The main reactions taking place during NH4HCO3 leaching are as follows:

    The influence of conversion temperatures from 25 to 85°C on the extraction ratios of Pb and Sr in 1.5 mol·L−1 NH4HCO3 solution was studied at an NH4HCO3 to zinc extracted residual molar ratio of 3.5:1 and stirring velocity of 400 r·min−1, as shown in Figs. 4(a) and 4(b). The conversion reaction between sulfates and NH4HCO3 are typical liquid–solid reaction yielding solid products. If the particles are assumed to be spherical and have no obvious change in size, the conversion process can be analyzed by using the shrinking unreacted core model.

    Figure 4.  Effect of temperature on the extraction ratios of Pb and Sr (a, b) and relationships (c, d) between 1 − 2α/3 − (1 − α)2/3 and t at different temperatures and (e, f) between ln k and 1/T.

    Heterogeneous liquid–solid reaction include four steps [3739]: (1) outer diffusion of NH4HCO3 through the liquid boundary layer, (2) inner diffusion of NH4HCO3 through the solid product layer, (3) surface chemical reactions between sulfates and NH4HCO3, and (4) diffusion of the produced (NH4)2SO4 through the solid and liquid layers to the leaching solution. The overall reaction rate is determined by the slowest controlling step in the leaching process. Because the reaction rate is independent of the liquid’s motion according to Fig. 3(e) and the solid product layer is formed during conversion, inner diffusion must be the dominant reaction. Therefore, the following expression of the shrinking unreacted core model can be used to describe the kinetics of the conversion reaction [3738,40]:

    where α refers to the extraction ratios of Pb and Sr, kd is the apparent rate constant, and t is the reaction time.

    The experimental data presented in Figs. 4(a) and 4(b) were analyzed by using the shrinking unreacted core model to determine the relevant kinetic parameters and rate-controlling step. Plots of 1 − 2α/3 − (1 − α)2/3 against time t at different temperatures are plotted in Figs. 4(c) and 4(d). The lines obtained clearly show a linear relationship between 1 − 2α/3 − (1 − α)2/3 and t, thus indicating that the conversion process is controlled by inner diffusion through the solid product layer in temperature range of 25–85°C. The corresponding kd and correlation coefficients are listed in Table 4.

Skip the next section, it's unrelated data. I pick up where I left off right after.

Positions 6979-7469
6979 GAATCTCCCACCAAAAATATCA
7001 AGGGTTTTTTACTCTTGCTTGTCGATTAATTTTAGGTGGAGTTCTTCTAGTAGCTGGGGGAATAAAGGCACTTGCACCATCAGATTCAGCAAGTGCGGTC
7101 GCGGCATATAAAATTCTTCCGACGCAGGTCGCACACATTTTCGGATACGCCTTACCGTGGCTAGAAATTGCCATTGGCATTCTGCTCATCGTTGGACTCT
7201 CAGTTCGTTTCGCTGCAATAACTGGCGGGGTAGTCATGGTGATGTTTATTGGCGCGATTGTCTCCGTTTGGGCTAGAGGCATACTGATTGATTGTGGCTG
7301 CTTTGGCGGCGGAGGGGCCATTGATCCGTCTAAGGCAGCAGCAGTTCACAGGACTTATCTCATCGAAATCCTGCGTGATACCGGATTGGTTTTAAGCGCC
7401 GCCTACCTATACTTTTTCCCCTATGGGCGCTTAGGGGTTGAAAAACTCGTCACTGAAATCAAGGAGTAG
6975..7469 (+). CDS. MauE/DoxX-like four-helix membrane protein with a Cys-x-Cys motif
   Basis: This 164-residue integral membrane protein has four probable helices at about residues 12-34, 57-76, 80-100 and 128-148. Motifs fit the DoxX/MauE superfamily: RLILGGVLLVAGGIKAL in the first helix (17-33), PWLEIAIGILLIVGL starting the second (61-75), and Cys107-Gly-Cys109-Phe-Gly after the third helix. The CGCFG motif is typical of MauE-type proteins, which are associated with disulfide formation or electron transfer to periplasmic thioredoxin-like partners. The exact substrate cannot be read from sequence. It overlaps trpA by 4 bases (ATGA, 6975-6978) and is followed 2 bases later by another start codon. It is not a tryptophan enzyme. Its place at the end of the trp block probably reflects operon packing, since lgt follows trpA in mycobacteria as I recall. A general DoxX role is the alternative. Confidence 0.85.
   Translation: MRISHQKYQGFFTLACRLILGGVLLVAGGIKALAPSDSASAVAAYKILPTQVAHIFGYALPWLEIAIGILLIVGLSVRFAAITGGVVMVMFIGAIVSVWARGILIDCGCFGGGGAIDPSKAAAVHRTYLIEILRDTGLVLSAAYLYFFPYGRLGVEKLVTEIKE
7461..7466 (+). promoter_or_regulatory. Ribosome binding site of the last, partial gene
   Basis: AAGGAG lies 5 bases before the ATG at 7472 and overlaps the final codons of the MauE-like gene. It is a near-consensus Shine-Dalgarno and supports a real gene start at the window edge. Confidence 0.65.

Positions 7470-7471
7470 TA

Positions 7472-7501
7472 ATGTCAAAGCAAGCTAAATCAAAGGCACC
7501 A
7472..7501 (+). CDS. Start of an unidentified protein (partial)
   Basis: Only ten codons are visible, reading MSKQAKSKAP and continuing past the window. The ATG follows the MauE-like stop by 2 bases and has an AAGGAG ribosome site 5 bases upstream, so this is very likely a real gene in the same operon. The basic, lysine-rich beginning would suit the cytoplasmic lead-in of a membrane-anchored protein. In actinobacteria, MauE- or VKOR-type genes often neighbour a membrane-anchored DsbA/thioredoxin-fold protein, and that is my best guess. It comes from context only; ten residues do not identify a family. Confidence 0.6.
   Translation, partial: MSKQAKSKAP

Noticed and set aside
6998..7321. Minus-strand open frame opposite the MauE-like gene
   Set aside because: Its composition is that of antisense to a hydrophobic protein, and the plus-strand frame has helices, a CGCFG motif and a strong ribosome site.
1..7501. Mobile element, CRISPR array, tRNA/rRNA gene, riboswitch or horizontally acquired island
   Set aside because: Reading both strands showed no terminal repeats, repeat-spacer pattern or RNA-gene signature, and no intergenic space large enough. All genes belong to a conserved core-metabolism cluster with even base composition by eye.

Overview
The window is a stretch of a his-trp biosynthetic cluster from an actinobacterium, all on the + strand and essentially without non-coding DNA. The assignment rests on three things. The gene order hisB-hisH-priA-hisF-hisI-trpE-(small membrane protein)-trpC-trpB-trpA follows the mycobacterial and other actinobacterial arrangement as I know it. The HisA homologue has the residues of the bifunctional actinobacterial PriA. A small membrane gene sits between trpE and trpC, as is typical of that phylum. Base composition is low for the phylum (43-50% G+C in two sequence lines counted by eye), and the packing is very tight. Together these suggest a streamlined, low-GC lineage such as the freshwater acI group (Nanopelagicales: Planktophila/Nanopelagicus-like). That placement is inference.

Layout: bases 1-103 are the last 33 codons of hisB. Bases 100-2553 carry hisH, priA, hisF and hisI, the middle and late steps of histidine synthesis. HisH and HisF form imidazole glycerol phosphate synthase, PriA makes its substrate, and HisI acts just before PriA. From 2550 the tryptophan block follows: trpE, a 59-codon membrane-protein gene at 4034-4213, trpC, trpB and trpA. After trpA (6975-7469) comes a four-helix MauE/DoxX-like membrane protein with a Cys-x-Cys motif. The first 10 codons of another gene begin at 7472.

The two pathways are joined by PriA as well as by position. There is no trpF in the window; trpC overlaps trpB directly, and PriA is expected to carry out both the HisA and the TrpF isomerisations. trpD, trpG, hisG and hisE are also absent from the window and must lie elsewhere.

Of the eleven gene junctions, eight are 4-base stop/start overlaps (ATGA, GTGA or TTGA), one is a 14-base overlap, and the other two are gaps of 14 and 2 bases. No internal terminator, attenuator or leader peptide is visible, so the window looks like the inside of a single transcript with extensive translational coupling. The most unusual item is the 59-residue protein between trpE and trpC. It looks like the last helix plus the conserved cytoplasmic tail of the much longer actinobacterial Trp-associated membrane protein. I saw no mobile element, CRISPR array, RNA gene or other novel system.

T / K1 − 2α/3 − (1 − α)2/3 for Pb1 − 2α/3 − (1 − α)2/3 for Sr
    kd / min−1R2kd / min−1R2
    2980.000800.99410.000930.9991
    3180.001010.99840.001140.9968
    3380.001410.99490.001390.9933
    3580.002030.99860.001850.9956

    Table 4.  Apparent rate constants and correlation coefficients at different reaction temperatures

    The Arrhenius equation describes the relationship between k and temperature T.

    where k is the reaction rate constant; A is a pre-exponential factor; T is the thermodynamic temperature, K; E is the reaction activation energy, J∙mol−1; and R is the molar gas constant, J∙mol−1·K−1.

    Arrhenius plots of ln k versus 1/T are presented in Figs. 4(e) and 4(f). E and A can be determined from the slope and intercept of the line and were 13.85 kJ∙mol−1 and 0.2027, respectively, for Pb and 13.67 kJ∙mol−1 and 0.1285, respectively, for Sr.

    E values in the range of 8–20 kJ∙mol−1 confirm that the NH4HCO3 conversion process is controlled by inner diffusion through the product layer [3738,40]. The kinetic equations for Pb and Sr conversion can be expressed by Eqs. (9) and (10), respectively.

  • The mineralogical characteristics and micro morphology of HCl leaching residue are displayed in Fig. 5. The XRD pattern shows that the main phases in the leaching residue include quartz, hematite, and baritite. No Pb or Sr minerals were detected, which means most of the Pb and Sr had been transformed into chlorides and entered the solution. The particles were nonuniform in shape and featured a rough surface.

    Figure 5.  XRD pattern (a) and SEM image (d) of the HCl leaching residue.

4.   Conclusions
  • NH4HCO3 conversion followed by HCl leaching to extract Pb and Sr from zinc extracted residual is technically feasible. The process is simple and easy to operate. The proposed strategy presents important significance for the comprehensive utilization of zinc oxide ore and environmental protection.

    (1) The experimental results indicated that a molar ratio of NH4HCO3 to zinc extracted residual of 3.5:1, leaching temperature of 65°C, leaching time of 210 min, NH4HCO3 concentration of 1.5 mol·L−1, and stirring velocity of 400 r·min−1 could achieve Pb and Sr extraction ratios of 85.15% and 87.08%, respectively.

    (2) Kinetic analysis indicated the conversion process follows the shrinking unreacted core model and is controlled by inner diffusion through the product layer in the temperature range of 25–85°C. The E values for Pb and Sr extraction were 13.85 and 13.67 kJ·mol−1, respectively.

Acknowledgement
  • This work was financially supported by the National Natural Science Foundation of China (Nos. 51774070, 52004165, and 51574084).